SPIE Membership Get updates from SPIE Newsroom
  • Newsroom Home
  • Astronomy
  • Biomedical Optics & Medical Imaging
  • Defense & Security
  • Electronic Imaging & Signal Processing
  • Illumination & Displays
  • Lasers & Sources
  • Micro/Nano Lithography
  • Nanotechnology
  • Optical Design & Engineering
  • Optoelectronics & Communications
  • Remote Sensing
  • Sensing & Measurement
  • Solar & Alternative Energy
  • Sign up for Newsroom E-Alerts
  • Information for:
SPIE Defense + Commercial Sensing 2018 | Register Today

SPIE Photonics Europe 2018 | Register Today!

2018 SPIE Optics + Photonics | Call for Papers




Print PageEmail Page


Video interview with Tony Tyson

The Large Synoptic Survey Telescope is almost fully operational. Tony Tyson explains the logistics and teamwork that goes into building such a large telescope.
31 August 2010, SPIE Newsroom. DOI: 10.1117/2.3201009.0002

Tony Tyson, UC DavisSPIE Advancing the Laser video series

The Large Synoptic Survey Telescope, is a ground-based telescope slated for construction on Cerro Pachón, a mountain in northern Chile. Construction on the telescope will last for 10 years and will produce 2,000 images of every part of the sky - more than 20,000 square degrees. LSST will produce 30 terabytes of data per night, yielding a total database of 100 petabytes. This massive data set will be used to construct, for the first time, a color "movie" of the sky that will enable unique and powerful studies of objects that move or change in brightness.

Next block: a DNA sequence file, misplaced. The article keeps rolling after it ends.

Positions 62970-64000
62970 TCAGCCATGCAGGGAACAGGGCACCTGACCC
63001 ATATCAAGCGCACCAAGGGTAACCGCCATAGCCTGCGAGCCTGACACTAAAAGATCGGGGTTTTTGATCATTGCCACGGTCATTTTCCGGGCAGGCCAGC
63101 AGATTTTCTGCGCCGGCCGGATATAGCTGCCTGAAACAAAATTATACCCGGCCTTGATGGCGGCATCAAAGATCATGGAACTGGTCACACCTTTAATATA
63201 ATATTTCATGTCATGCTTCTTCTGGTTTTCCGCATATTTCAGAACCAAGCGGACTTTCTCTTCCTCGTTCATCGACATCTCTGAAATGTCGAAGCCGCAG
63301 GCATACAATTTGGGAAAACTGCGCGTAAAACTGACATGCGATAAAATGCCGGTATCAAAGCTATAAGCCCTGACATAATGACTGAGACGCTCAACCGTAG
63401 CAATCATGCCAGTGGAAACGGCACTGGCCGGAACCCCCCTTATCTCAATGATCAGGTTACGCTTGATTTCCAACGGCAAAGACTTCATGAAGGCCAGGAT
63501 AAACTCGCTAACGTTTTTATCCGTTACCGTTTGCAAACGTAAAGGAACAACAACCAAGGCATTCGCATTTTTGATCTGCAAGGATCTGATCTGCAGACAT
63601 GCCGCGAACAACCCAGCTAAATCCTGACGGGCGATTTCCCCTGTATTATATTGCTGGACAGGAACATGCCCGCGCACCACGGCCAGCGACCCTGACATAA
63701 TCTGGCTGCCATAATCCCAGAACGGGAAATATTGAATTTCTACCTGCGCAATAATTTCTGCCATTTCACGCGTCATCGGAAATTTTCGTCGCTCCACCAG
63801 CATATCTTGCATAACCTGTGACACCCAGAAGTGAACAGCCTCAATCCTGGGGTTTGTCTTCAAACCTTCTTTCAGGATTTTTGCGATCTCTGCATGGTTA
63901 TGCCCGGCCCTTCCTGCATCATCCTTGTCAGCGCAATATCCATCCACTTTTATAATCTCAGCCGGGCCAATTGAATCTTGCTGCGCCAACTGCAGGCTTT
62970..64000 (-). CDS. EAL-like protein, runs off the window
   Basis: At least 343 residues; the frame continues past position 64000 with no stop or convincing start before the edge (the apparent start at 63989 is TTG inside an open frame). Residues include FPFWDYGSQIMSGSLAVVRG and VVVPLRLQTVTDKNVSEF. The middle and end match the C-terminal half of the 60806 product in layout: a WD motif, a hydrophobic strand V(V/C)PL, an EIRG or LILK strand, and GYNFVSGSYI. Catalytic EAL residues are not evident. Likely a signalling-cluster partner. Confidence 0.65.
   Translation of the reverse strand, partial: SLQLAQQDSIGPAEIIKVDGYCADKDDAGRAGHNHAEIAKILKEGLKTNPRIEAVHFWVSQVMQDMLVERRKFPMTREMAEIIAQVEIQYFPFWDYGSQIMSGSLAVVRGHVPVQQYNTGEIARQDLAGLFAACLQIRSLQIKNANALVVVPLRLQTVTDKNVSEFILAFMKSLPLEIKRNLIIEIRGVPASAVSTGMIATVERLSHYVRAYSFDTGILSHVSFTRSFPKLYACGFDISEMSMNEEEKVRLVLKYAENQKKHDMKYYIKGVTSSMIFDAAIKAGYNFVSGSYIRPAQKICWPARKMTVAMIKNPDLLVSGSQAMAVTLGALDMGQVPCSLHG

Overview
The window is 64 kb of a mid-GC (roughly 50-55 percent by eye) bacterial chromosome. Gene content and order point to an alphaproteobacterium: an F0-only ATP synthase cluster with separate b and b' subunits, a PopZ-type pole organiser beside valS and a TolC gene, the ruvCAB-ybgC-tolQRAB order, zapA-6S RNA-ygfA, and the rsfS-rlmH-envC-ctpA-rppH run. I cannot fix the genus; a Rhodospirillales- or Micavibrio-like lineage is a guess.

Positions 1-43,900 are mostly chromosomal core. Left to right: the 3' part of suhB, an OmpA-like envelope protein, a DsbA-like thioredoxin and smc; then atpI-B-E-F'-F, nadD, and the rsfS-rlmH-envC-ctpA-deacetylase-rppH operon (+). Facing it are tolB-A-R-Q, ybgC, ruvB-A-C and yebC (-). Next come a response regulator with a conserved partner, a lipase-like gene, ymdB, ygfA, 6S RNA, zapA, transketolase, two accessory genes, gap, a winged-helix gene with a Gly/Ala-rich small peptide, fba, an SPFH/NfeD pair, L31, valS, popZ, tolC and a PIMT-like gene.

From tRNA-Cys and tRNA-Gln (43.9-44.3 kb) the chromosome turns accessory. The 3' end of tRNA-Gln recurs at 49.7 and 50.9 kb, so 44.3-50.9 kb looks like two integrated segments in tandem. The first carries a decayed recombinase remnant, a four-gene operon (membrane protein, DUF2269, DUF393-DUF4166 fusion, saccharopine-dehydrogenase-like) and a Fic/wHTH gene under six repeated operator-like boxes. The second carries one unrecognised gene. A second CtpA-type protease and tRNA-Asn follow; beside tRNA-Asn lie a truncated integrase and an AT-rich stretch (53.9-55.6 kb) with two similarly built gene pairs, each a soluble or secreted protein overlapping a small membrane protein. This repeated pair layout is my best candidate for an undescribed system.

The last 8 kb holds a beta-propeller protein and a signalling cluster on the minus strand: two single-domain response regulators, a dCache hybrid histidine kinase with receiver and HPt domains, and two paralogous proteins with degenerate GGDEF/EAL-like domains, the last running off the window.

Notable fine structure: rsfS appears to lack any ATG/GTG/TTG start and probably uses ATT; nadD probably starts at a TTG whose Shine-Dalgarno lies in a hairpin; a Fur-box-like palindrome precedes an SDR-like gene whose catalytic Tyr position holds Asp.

Upon completion, the LSST will be equipped with the world's largest digital camera, which will be used to survey the entire visible sky. These images can then be used to study the light-bending gravity of dark matter in an effort to chart the history of the expansion of the universe and probe the mysterious nature of dark energy. The LSST data will be open to the public and scientists around the world - anyone with a Web browser will be able to access the images and other data produced by the LSST.

Tony Tyson, professor at University of California Davis, was interviewed at the SPIE Astronomical Instrumentation meeting.